I would have preferred all the other items to have been repressed, (a believer can pray within his heart more effective that the outward observance of religion) and have had his support against that which is leading towards a Sodomisation of the UK.

    • Gerhard

      And all this because one busy body couldn’t tolerate another speaking to God..

      • sarky

        But surely the point is that the majority of the people saying these prayers wont be christians anyway. Therefore is It ok that they would just be going through the motions, rendering such prayers powerless? As christians doesn’t it bother you that the act of prayer is relegated to the end of a meeting and carried out by people who aren’t really bothered, therefore somehow cheapening it. Isn’t it better in this case to just not bother?

        • carl jacobs

          Gracious. I just upvoted sarky. I had no choice. He made a good argument. Now I am going to have to shoot myself.

          Goodbye, cruel world….

          • sarky

            Ha ha law of averages, had to happen sooner or later!

        • Gerhard

          Sarky, I would normally love to engage, but you are not here for serious discussion. As the proverb goes: ‘don’t throw your pearls before swine..’

          • carl jacobs

            Gerhard

            You have to give him a chance to change.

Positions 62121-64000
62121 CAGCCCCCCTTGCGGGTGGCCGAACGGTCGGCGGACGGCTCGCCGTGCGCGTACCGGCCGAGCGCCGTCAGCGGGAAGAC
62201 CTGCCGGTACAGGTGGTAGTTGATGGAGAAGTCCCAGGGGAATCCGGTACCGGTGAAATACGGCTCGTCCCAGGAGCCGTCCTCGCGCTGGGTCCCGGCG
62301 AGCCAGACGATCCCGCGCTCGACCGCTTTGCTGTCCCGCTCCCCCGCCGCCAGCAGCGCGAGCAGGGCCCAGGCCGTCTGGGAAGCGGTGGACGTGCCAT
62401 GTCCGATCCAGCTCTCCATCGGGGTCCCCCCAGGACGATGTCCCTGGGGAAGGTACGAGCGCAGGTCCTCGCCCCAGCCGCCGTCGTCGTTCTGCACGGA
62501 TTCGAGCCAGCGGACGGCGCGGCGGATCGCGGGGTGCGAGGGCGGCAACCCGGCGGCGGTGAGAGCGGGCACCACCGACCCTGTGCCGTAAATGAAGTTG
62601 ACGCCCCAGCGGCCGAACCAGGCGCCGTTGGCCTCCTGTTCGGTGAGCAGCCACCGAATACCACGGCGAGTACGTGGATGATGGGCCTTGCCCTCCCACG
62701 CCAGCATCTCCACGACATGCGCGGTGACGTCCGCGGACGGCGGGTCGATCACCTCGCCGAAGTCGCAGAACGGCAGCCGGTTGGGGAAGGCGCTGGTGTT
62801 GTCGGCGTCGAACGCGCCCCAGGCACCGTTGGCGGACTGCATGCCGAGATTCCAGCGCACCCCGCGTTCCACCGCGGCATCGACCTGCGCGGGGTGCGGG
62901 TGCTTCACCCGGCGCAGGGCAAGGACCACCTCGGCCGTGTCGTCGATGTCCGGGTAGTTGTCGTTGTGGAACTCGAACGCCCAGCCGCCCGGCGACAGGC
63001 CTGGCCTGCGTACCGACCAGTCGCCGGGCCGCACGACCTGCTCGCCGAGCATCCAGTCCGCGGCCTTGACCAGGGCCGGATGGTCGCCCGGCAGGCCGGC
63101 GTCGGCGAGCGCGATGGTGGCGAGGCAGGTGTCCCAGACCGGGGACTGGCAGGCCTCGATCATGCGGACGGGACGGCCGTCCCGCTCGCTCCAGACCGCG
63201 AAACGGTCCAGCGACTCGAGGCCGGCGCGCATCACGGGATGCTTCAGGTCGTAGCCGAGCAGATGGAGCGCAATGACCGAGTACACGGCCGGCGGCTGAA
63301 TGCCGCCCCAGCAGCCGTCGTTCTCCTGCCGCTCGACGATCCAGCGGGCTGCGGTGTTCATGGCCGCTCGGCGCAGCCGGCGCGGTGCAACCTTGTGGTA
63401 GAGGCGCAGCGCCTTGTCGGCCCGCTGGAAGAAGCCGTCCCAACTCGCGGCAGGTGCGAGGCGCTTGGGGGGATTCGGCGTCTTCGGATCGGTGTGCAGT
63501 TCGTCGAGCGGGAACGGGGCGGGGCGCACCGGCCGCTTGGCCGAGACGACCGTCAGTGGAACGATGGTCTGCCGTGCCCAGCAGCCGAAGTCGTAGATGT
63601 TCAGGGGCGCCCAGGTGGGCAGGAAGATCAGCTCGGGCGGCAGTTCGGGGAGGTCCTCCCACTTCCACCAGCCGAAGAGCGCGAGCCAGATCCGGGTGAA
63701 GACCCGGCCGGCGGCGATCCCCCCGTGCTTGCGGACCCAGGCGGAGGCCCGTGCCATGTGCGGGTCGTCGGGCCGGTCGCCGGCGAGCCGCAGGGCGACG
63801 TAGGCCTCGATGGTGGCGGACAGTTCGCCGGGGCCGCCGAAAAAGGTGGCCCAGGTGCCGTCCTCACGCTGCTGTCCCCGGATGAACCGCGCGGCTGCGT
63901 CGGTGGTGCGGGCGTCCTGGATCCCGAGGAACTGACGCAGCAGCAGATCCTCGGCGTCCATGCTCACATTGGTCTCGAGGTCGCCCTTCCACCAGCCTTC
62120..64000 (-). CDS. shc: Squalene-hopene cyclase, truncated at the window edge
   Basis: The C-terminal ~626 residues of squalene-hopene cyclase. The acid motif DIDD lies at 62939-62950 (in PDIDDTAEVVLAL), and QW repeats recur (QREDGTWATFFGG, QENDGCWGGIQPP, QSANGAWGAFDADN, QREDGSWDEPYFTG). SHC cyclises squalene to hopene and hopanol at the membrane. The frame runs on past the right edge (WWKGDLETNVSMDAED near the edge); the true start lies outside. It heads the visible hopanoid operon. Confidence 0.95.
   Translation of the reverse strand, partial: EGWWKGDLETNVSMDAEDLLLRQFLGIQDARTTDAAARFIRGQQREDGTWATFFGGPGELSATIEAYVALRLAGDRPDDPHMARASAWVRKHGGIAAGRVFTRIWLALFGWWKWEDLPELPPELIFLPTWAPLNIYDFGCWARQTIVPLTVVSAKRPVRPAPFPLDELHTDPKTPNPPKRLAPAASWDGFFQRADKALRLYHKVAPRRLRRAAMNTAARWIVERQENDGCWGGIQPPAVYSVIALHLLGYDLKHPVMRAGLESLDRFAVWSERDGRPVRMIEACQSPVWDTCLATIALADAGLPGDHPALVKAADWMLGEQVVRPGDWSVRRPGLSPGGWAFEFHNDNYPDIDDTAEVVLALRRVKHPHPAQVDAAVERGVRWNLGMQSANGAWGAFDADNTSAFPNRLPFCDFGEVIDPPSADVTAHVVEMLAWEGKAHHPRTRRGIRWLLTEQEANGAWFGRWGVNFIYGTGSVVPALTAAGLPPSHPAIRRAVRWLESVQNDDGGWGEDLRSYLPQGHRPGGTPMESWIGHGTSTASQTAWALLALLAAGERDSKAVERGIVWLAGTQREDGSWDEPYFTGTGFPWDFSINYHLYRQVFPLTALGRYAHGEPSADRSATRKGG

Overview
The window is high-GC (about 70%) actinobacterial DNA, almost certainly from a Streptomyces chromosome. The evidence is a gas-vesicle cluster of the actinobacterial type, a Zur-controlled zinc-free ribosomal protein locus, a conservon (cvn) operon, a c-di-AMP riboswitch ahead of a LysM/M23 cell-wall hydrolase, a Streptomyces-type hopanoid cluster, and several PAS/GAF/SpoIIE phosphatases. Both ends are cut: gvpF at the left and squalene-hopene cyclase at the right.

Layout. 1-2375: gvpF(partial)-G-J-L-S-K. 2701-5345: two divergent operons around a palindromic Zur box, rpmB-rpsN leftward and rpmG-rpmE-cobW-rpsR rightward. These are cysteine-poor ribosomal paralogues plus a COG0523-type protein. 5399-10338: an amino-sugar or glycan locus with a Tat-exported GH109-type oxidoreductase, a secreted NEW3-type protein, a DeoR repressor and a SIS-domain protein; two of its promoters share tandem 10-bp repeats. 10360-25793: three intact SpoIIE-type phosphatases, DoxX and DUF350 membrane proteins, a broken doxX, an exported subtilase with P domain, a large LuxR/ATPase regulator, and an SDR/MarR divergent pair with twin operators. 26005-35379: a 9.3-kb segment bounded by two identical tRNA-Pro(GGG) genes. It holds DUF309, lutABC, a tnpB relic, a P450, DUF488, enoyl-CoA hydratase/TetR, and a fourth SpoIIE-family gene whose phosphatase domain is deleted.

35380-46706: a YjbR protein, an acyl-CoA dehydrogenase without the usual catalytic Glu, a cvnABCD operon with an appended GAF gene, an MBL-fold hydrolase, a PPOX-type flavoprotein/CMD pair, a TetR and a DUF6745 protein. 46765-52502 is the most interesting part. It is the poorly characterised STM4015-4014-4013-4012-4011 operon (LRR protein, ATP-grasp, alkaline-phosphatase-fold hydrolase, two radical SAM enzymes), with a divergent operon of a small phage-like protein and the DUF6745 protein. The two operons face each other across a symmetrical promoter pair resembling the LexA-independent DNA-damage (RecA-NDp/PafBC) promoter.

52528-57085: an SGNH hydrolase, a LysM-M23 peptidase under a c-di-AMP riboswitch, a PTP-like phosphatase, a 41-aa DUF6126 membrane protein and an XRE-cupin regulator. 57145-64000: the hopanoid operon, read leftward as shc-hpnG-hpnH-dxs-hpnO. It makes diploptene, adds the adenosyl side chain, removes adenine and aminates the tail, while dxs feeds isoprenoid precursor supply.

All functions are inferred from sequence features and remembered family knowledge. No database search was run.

• Gerhard

            Carl, you know as soon as I sent that I knew one of the more mature resident Christians will slap my wrist.. Perhaps you are right. Sarky, I apologise if you are reading this..

          • sarky

            No problem!

        • CliveM

          Why would the majority not be Christian? One thing about Christians is that they are disproportionately active in supporting community activities. We care about society and want to help our neighbour.

          • sarky

            The percentage of christian councilors comes in at about 30%, so my comment is justified.

          • CliveM

            Where do you get this figure from?

  • len

    That there is a move by secular powers to stop Christians praying seems quite intriguing to me.
    If there is no God(as secularists believe ) then what is the harm of Christians praying, why not just humour them in a harmless pastime?.
    But …if there is a God ( which secularists cannot disprove ) then secularists perhaps have reason to be concerned that the prayers of Christians might thwart some of their plans to totally secularise society?.

    • DanJ0

      “( which secularists cannot disprove )”

      Nor the existence of unicorns.

      • alternative_perspective

        DanJ0, that’s a somewhat vacuous remark, though true.

        Let me know who is putting the hypothesis forward that unicorns exist and I’ll give your counterpoint a little more thought.

        As for the existence of God, there are frankly dozens of strong arguments for and none thus far of particular strength against.

        Here’s about two dozen from one of our era’s truly great thinkers.